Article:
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By Dave Wellman

Most who know the history of the catastrophic Nov. 14, 1970, Marshall University plane crash, it seems only logical that it has become the subject of a major motion picture. But why now? What took so long for someone or some studio to commit to turning the amazing story of tragedy and triumph into a movie?

Why, more than 35 years later, did Warner Bros. Pictures decide the time is right to use the big screen to tell the world about the crash – the worst sports-related disaster in U.S. history? It is not as if no one before had thought of telling the story of the horrible event that claimed the lives of 75 people, including most of the Marshall football team, and the miraculous, emotional recovery of a university and community that followed.

“Each year since I came to the president’s office in 1997, I would get various and sundry telephone calls from would-be producers who would want to produce a movie about the Marshall plane crash,” said Dr. Keith Spears, Marshall’s vice president for communications and marketing. “Every one was with good intentions but typically lacked the resources and the ability to do it.”

The difference this time? A script.

In late summer 2005, Hollywood again came calling. This time the message was from Warner Bros. producer Basil Iwanyk, who had made up his mind to make a movie on the Marshall crash and wanted to talk with Spears about his plans.

“I thought quite frankly, ‘Oh boy, another one,’” Spears said, recalling his first reaction to the news that Iwanyk had called. Spears doubted that this proposal would be any different than previous ones. But Iwanyk’s proposal was different. He had a script for the movie already in hand.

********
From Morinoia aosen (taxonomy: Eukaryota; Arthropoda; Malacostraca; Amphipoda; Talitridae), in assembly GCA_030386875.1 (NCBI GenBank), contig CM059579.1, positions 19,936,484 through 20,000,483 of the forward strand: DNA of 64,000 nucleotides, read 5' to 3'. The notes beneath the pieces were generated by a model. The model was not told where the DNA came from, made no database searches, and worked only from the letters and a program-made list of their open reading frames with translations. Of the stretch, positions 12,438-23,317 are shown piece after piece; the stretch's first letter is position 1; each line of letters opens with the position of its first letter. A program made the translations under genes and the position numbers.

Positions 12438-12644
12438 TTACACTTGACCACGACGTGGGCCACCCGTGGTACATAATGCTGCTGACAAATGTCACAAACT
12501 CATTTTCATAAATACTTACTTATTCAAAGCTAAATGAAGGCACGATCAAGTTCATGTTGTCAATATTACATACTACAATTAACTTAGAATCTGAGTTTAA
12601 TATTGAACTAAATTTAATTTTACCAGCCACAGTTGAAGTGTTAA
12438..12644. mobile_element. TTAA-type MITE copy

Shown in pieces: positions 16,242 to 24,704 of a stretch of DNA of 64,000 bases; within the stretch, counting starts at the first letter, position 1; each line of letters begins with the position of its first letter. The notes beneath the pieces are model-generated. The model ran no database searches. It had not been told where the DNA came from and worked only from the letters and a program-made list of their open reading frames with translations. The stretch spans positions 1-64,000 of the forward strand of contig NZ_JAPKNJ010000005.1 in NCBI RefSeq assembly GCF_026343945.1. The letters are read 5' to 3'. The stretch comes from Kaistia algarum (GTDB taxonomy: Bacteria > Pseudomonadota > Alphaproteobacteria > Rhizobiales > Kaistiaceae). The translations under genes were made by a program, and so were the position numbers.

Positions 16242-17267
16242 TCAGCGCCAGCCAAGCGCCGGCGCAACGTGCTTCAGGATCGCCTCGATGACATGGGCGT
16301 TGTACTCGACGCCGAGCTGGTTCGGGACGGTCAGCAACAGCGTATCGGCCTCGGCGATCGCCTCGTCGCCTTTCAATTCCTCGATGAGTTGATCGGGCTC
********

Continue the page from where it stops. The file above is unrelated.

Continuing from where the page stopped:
“When he told me he had a script, I thought that was very significant,” Spears said. The script had been written by young Jamie Linden, a 2001 Florida State University alumnus who had learned about the crash while reading a story in the school newspaper a year before he graduated. He had been obsessed with the story since reading the article, and turned it into a screenplay that Warner Bros. bought in March 2004.

Spears, though not totally sold on the idea of a movie, listened with an open mind to what Iwanyk had to say. All the while, he remembered that the documentary Ashes to Glory had been released in 2000 on the 30th anniversary of the crash, and it won rave reviews and awards. He questioned whether a major motion picture was even needed.

“We felt the documentary did a very good job of describing the intense emotion of what the community had gone through,” Spears said. “We didn’t think it was necessary to have a movie.”

At first, Spears turned down Iwanyk’s offer to visit Warner Bros. in California at the studio’s expense. Eventually, Iwanyk and Mary Viola, an associate producer with Thunder Road Pictures in Burbank, Calif., decided to fly cross-country to Huntington to visit Spears and the university. Viola, too, was “obsessed” with the Marshall story.

The two producers made it clear during that late-summer visit that they had been given great encouragement by Warner Bros. to produce the movie, whether Marshall was involved or not. “We knew that it is not imperative that the university be involved with a film about it,” Spears said.

But Warner Bros. wanted Marshall to be involved in the process. “We appreciate the fact that they came to us, asking us to be actively involved,” Spears said. By coincidence, another major studio got involved in negotiations with Marshall and its Board of Governors last fall, declaring its interest in making a movie on the crash. Suddenly, producers from two studios were in Huntington, talking at different times with the Board of Governors executive committee.

Menis Ketchum, chairman of the Marshall Board of Governors, expressed his concerns as talks between the studios and board began.

“Our main concern was whether a movie company would budget enough money to do the movie justice and to get it national attention,” Ketchum explained. “We wanted enough money budgeted so that they could get the right movie stars and cause a buzz across the country. We wanted to be sure the plane crash story would be told in a light favorable to the crash victims.”

Spears said the board had some “parameters” it wanted the producers to stay within.

“We asked three things of the filmmakers: honor those who were killed on the plane and their survivors; respect the citizens of Huntington and West Virginia, and our Appalachian culture; and finally, guard the integrity of the university.”